Symes: “Part of me wants to say Barnett wins because he’d be able to catch Angle, a straight-up wrestler, with a submission. The other part of me thinks that Angle’s athleticism and cardio make him the smart pick. If these two actually fought, I wouldn’t be shocked to see Barnett win with a submission or Angle win via takedowns/ground-and-pound. In a match of strong grapplers, I’ll take the superior athlete in Angle.”

Tatum: “If this were purely a wrestling match, there would be no doubt that the pick would be Angle. However, much like in the other semifinal, there’s a one-dimensional athlete against a crafty, skilled and experienced veteran. Barnett has the advantage in the submission game, and even an edge on the feet. Look for the ‘Warmaster’ to take out Angle and earn a spot in the finals.”

Result: Barnett (5) def. Angle (2)

The Olympic gold medalist’s run ends in the semifinals. His wrestling may be on another level, but it’s assumed that Barnett’s all-around prowess, experience and submission skills would be too much for Angle. He should hold his head high, though, because he won a gold medal with a broken freakin’ neck.

Final: Brock Lesnar vs. Josh Barnett

What the writers are saying:

Freedman: “I just can’t see Barnett being able to stay off his back and survive the ground-and-pound in this one. Gimme Lesnar with a late TKO.”

Henderson: “This fight could have actually happened, given that both men were active in the sport at the same time between 2007 and 2011. Unfortunately, it never did. How would it have gone? Well, Lesnar’s kryptonite is either in getting wild and falling victim to a submission or in ending up bombarded by ground-and-pound while on his back. The latter was only accomplished the very athletically gifted Cain Velasquez, and the former by Frank Mir early in Lesnar’s MMA venture. Alistair Overeem, an elite kickboxer, also overwhelmed Lesnar, but Barnett does not resemble Overeem in the cage in any way. The catch wrestler can, however, find subs or score with ground-and-pound. The real question, though, is whether he could handle someone of Lesnar’s size, strength and athletic talents. I doubt he could. Barnett’s route to victory would come in capitalizing off any mistakes Lesnar makes. That’s a lot to hope for in this one. The more likely end would come as it often does for Lesnar: with a bullrush of an attack.”

Kontek: “Watch Lesnar-Mir II. That is the map for this fight. Lesnar in his prime (pre-diverticulitis) was a monster that would mash through Barnett. Lesnar is the baddest mofo in wrestling history.”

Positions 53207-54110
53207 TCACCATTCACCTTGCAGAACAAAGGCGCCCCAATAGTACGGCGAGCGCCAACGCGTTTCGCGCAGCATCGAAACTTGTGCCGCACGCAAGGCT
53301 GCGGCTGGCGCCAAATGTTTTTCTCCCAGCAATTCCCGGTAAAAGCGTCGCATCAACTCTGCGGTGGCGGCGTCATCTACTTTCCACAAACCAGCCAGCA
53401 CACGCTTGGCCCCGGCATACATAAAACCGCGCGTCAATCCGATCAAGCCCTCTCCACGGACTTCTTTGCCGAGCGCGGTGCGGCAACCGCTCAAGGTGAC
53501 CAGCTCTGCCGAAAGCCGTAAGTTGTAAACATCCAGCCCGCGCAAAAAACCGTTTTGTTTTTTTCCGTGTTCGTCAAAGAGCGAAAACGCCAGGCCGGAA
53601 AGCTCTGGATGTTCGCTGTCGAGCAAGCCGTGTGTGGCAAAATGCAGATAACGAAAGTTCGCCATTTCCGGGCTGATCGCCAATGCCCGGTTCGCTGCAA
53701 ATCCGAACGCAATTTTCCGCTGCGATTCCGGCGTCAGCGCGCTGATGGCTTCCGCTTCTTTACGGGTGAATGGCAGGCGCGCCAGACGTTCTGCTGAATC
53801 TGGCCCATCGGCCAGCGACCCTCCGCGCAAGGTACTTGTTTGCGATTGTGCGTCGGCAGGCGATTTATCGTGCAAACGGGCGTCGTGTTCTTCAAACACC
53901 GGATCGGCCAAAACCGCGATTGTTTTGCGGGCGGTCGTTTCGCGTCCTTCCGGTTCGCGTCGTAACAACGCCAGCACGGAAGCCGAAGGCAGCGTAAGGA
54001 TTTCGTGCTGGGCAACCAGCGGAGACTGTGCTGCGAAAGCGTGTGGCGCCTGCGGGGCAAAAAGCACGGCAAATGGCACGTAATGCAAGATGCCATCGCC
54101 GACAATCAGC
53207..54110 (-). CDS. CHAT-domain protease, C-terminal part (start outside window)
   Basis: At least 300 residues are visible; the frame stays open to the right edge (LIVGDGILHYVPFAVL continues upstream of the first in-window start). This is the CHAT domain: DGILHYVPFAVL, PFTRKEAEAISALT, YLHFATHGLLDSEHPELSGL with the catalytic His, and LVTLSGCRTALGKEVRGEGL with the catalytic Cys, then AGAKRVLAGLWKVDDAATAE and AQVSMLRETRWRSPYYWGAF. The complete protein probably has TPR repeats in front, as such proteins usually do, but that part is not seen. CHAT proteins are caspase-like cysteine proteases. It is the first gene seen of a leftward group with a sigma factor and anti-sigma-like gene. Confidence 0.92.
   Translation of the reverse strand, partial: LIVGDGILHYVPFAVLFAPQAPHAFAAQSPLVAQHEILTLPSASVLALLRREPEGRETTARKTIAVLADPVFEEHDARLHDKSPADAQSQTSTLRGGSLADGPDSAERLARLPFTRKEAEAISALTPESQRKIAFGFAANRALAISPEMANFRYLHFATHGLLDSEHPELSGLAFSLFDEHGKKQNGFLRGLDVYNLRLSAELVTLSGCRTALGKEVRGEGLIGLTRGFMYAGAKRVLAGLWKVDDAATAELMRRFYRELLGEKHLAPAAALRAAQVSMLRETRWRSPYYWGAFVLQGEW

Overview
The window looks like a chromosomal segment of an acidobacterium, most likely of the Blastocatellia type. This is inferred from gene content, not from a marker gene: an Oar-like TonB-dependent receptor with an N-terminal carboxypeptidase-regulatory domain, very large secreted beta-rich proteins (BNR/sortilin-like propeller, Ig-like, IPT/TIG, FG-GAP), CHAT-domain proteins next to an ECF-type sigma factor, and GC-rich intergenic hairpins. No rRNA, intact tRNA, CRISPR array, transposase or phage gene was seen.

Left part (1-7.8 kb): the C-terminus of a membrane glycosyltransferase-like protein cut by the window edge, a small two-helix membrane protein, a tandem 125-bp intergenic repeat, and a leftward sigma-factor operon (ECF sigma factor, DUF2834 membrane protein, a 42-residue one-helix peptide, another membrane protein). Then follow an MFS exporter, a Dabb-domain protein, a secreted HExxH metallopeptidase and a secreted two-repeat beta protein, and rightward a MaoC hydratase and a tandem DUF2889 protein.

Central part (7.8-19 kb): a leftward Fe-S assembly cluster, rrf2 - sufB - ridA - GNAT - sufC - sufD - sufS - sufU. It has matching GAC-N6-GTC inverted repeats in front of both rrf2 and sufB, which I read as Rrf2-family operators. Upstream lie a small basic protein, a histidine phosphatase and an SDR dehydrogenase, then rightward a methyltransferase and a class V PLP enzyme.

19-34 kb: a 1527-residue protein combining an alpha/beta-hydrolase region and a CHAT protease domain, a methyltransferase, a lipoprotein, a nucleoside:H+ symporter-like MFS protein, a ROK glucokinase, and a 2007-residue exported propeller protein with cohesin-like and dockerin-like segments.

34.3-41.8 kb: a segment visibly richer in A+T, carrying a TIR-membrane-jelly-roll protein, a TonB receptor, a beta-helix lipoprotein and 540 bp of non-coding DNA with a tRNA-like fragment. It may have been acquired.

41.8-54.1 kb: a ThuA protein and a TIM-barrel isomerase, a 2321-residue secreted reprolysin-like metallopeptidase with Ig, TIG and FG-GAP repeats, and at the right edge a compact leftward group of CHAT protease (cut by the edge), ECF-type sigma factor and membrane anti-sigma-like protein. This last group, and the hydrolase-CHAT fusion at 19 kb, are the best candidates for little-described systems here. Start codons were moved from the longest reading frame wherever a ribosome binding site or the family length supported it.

Magana: “Two gargantuan men going at it can only mean one thing: all eyes will be glued to what’s happening on the battlefield. While Barnett has the superior submission skills and better striking, including his respectable clinch work, Lesnar’s overall edge in athleticism should net him the win. He should be wary of Barnett on the ground, but his overall grappling should allow him to fend off any submission threats and pound out his opponent for the victory.”

Symes: “Lesnar via TKO. See Lesnar vs. Mir I (before Mazzagatti done Mazzagatti’d) and Lesnar vs. Mir II.”

Tatum: “Barnett. He’s too crafty in the submission department. Lesnar has been leg leg-locked before, and it’ll happen again. All hail the ‘Warmaster’!”



Result: Lesnar (6) def. Barnett (1)

”Ladies and gentleman, referee Steve Mazzagatti has called a stop to this contest in the second round, declaring your winner, by TKO… Brock Lesnar!” Unpopular as he may be, Lesnar is your baddest man in pro-wrestling history, as reported by the staff on this project. His animal-like aggression, freakish athleticism, dominating wrestling, ungodly power and overall prowess powered him past all, including Barnett. Barnett would give him a challenge, but in the end, “The Beast Incarnate” is too much for every man.


The panel for this tournament consists of the following members of the media:

Shawn Bitter (Cageside Report), Max Freedman (Cageside Report; The Body Lock; Breakdown Podcast), Bryan Henderson (Combat Press), Riley Kontek (Combat Press; MMAintel), Andres Magana, Kyle Symes (Combat Press), Rob Tatum (Combat Press)

About The Author

Riley Kontek
Staff Writer

Riley Kontek is a Chicago-land native that has been an addict of mixed martial arts since the first Chuck Liddell-Tito Ortiz encounter. He is a Featured Columnist for Bleacher Report MMA. In addition to that, he used to host a weekly radio show on MMA. His work has also appeared on The MMA Corner. Though he has no formal training in mixed martial arts, Riley is a master in the art of hockey fighting.